Housing prices will not get a Spring bounce and will actually fall during the industry’s historically best season as buyers continue to wait for that elusive "housing bottom," according to surveys and analysis by two top Wall Street firms.
"Our monthly survey of real estate agents indicated a decline in buyer traffic in March, as buyers chose to wait for more signs of balance in the market," said Credit Suisse’s Daniel Oppenheim, who surveyed 1,200 real estate agents from across the country. "We would expect additional weakness in pricing, as sellers will likely attempt to use price to sell their homes as the end of the traditional spring season nears."
It’s a vicious self-fulfilling cycle as buyers continue to wait for what they deem to be a bottom, in turn, forcing sellers to lower prices even further. Prices of single family homes fell 3.1 percent year-over-year in January to just above the April 2009 low, according to the S&P/Case-Shiller Index data released last week.
"A large component of the housing decision is based on the expectation for future home prices, which are naturally a function of current conditions," said Michelle Meyer, Bank of America Merrill Lynch economist, in a note. "Until it appears that prices are bottoming, many potential homebuyers will remain on the sidelines."
Meyer estimates home prices have fallen 30 percent from the summer of 2006 until now and will fall another five percent or more this year.
Real estate agents holding open houses should put away the panini’s and petit fours as the buyers nowadays are all-business investors paying upfront in cash for distressed properties in good locations, according to the Credit Suisse Survey.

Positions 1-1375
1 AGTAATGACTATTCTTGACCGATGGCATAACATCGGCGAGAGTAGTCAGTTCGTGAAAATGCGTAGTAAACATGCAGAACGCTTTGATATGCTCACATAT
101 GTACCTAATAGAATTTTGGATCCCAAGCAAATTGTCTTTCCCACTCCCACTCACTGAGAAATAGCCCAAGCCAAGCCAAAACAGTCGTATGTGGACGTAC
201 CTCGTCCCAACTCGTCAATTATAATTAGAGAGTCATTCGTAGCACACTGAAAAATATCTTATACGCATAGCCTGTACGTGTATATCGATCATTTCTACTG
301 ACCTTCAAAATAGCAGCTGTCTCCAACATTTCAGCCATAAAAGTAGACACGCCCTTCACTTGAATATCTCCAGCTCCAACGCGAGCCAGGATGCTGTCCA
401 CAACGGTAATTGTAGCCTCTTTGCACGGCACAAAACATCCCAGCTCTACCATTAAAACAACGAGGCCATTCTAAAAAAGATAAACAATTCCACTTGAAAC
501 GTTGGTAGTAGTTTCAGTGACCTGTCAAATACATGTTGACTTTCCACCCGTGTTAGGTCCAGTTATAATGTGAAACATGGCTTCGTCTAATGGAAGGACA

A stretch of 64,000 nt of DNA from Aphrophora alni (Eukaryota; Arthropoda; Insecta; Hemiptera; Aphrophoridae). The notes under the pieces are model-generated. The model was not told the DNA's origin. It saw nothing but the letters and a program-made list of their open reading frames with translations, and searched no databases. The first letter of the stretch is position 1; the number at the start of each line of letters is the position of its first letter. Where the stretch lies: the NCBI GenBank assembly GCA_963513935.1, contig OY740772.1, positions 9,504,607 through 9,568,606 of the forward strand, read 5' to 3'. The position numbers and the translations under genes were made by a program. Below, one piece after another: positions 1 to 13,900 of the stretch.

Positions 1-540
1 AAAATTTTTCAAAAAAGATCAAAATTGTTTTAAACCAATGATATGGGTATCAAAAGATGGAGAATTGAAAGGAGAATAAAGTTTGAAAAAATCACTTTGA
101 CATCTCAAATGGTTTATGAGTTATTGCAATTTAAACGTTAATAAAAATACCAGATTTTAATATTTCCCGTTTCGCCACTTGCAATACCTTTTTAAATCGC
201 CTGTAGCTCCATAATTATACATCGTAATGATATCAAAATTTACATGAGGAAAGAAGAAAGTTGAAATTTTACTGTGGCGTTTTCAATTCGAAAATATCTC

"Agents noted that poorly located homes received little to no traffic, as buyers have become even more sensitive to location," said Oppenheim in his report.
Both money center and regional banks have underperformed the market this year because of their exposure to housing. The Financial Select SPDR (XLF) and the SPDR KBW Regional Banking ETF (KRE) are both up 2 percent in 2011, compared to a six percent increase for the S&P 500.
To be sure, interest rates are on the move and potential buyers may be watching that more closely than the overall prices of homes, some traders said. The yield on the ten-year Treasury jumped above 3.5% on Friday.
"You got to think that the traditional buyer is more concerned with rates," said Steve Grasso, director of institutional sales at Stuart Frankel. "Once the spring/summer kicks in, I would think many would be motivated to buy something while rates are low. Gambling that they stay low for another year is risky."
Higher rates could bring some buyers off the sidelines, but then they would have to qualify for the loans. Those banks that are underperforming the rest of the market don’t want to reload their balance sheets with another round of potentially risky loans. Therefore, they are raising their lending standards. Both Credit Suisse and Bank of America both said availability of loans ultimately could be the reason why prices keep falling, not just a buyer’s strike.
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John Melloy is the Executive Producer of Fast Money. Before joining CNBC, he was an editor for Bloomberg News, overseeing the U.S. Stock Market coverage team.